However, the patients probably will be allowed to stay at Mount Trexler. Attorneys for Devlin and the patients offered a settlement in April that could include tighter security to eliminate complaints from nearby home owners who say patients regularly intruded onto their properties and houses. Patients entered private homes and allegedly trespassed on the property of the nearby St. Michael's Elementary School, alarming students, according to testimony in the 1999 zoning hearings.

George Bloeser, who lives at the corner of Limeport Pike and St. Joseph's Road, just down the street from the facility, said neighbors are happy with the high court's ruling. He also said most have no problem with the psychiatric patients remaining on the premises — with conditions.

''If they would ever get serious about taking care of people … those kinds of issues, and having a real guard at the gate instead of a patient, they can live there,'' Bloeser said after the board meeting. ''We're happy we've finally gotten there. We feel Judge Brenner really did a good job. So did our attorneys and the township attorneys and staff. ''I would have been shocked if the town had been overturned,'' Bloeser said. Dimmich said state Department of Public Works regulations give Mount Trexler 30 days to discontinue its programs, and the township probably will not fight that.

Psychiatry is not getting more popular, it seems

Saturday, July 03, 2004

The True Costs of Drugs

As seen in the Sonoma Valley Voice

Material Costs of Medical Compounds
Investigative Research Reveals the True Costs of Drugs
By Sharon Davis / Department of Commerce

Did you ever wonder how much it costs a drug company for the active Ingredient in prescription medications? Some people think it must cost a lot, since many drugs sell for more than $2.00 per tablet. We did a search of offshore chemical synthesizers that supply the active ingredients found in drugs approved by the FDA. As we have revealed in past issues of Life Extension, a significant percentage of drugs sold in the United States contain active ingredients made in other countries.

In our independent investigation of how much profit drug companies really make, we obtained the actual price of active ingredients used in some of the most popular drugs sold in America. The chart below speaks for itself.

Celebrex 100 mg
Consumer price (100 tablets): $130.27
Cost of general active ingredients: $0.60
Percent markup: 21,712%

Claritin 10 mg
Consumer Price (100 tablets): $215.17
Cost of general active ingredients: $0.71
Percent markup: 30,306%

Keflex 250 mg
Consumer Price (100 tablets): $157.39
Cost of general active ingredients: $1.88
Percent markup: 8,372%

Norvasc 10 mg
Consumer price (100 tablets): $188.29
Cost of general active ingredients: $0.14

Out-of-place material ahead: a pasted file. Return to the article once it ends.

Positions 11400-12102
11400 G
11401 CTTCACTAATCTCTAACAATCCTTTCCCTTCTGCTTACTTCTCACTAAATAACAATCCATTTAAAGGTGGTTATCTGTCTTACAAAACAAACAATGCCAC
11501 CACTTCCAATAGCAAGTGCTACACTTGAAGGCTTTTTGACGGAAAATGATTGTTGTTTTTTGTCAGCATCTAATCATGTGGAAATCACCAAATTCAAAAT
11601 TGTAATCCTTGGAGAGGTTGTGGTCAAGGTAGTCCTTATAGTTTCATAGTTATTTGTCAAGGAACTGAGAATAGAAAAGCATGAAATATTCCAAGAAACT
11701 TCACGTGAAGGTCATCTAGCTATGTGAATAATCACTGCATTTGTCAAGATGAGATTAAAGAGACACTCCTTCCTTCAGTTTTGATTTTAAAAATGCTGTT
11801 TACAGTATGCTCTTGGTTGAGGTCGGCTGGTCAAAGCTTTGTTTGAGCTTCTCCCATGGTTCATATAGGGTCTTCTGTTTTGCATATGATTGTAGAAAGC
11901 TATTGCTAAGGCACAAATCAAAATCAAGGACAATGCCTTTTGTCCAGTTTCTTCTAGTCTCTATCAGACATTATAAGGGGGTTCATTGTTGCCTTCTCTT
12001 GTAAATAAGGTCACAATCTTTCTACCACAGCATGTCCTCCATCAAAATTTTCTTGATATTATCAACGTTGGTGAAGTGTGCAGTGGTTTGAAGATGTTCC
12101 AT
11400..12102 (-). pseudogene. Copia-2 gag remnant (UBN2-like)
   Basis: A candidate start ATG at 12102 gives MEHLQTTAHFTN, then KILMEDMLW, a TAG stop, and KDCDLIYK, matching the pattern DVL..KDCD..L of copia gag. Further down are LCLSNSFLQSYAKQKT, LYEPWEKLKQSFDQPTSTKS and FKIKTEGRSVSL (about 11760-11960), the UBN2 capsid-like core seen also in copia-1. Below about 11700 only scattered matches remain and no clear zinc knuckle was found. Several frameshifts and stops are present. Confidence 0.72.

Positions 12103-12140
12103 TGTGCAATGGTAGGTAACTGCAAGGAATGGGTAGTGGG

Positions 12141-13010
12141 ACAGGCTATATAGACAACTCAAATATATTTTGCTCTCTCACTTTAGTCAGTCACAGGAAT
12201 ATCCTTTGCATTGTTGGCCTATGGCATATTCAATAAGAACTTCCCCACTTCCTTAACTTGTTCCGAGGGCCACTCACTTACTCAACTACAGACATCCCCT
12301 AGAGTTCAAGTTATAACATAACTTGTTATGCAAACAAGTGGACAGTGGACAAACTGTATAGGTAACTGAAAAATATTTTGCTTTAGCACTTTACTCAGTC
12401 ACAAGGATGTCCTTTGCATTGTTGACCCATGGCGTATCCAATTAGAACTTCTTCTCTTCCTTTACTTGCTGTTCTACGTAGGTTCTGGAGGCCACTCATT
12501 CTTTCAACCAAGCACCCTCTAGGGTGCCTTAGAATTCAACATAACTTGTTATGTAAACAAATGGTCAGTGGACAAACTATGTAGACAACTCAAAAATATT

Percent markup: 134,493%

Paxil 20 mg
Consumer price (100 tablets): $220.27
Cost of general active ingredients: $7.60
Percent markup: 2,898%

Prevacid 30 mg
Consumer price (100 tablets): $44.77
Cost of general active ingredients: $1.01
Percent markup: 34,136%

Prilosec 20 mg
Consumer price (100 tablets): $360.97
Cost of general active ingredients $0.52
Percent markup: 69,417%

Prozac 20 mg
Consumer price (100 tablets) : $247.47
Cost of general active ingredients: $0.11
Percent markup: 224,973%

Tenormin 50 mg
Consumer price (100 tablets): $104.47
Cost of general active ingredients: $0.13
Percent markup: 80,362%

Vasotec 10 mg
Consumer price (100 tablets): $102.37
Cost of general active ingredients: $0.20
Percent markup: 51,185%

Xanax 1 mg
Consumer price (100 tablets) : $136.79
Cost of general active ingredients: $0.024
Percent markup: 569,958%

Zestril 20 mg
Consumer price (100 tablets) $89.89
Cost of general active ingredients $3.20
Percent markup: 2,809%

Zithromax 600 mg
Consumer price (100 tablets): $1,482.19
Cost of general active ingredients: $18.78
Percent markup: 7,892%

Zocor 40 mg
Consumer price (100 tablets): $350.27
Cost of general active ingredients: $8.63
Percent markup: 4,059%

Zoloft 50 mg
Consumer price: $206.87
Cost of general active ingredients: $1.75
Percent markup: 11,821%

Since the cost of prescription drugs is so outrageous, I thought everyone I knew should know about this. Please read the following and pass it on. It pays to shop around. This helps to solve the mystery as to why they can afford to put a Walgreens on every corner.

Psycho Shrink Guilty

As reported in the NY Post
(See also this report in NewsDay)

A Long Island psychiatrist charged with conspiring to buy a gun and silencer to kill six people and feed them to sharks has surrendered his medical license and will avoid more jail time by seeing a shrink himself. In a Mineola courtroom yesterday, Dr. Richard Karpf, 52, of Great Neck, signed away his license to practice medicine as part of his plea bargain to avoid 25 years behind bars. He plead guilty to one lesser count of gun possession, and the other charges — including conspiracy — were dropped. Nassau County Judge Donald Belfi asked Karpf what he did for a living and Karpf replied he was a physician. "Former," his lawyer Stephen Scaring corrected him.

"Former licensed physician in the state of New York," said Karpf. He admitted he "possessed a loaded .22 automatic pistol" on Jan. 8, 2003, after purchasing it, along with a box of bullets and a silencer, from an undercover cop. Karpf had asked a male patient to help him get a gun to kill several people. He was caught on tape saying he wanted to shoot them at point-blank range, put their bodies on his boat and feed the chopped-up corpses to sharks.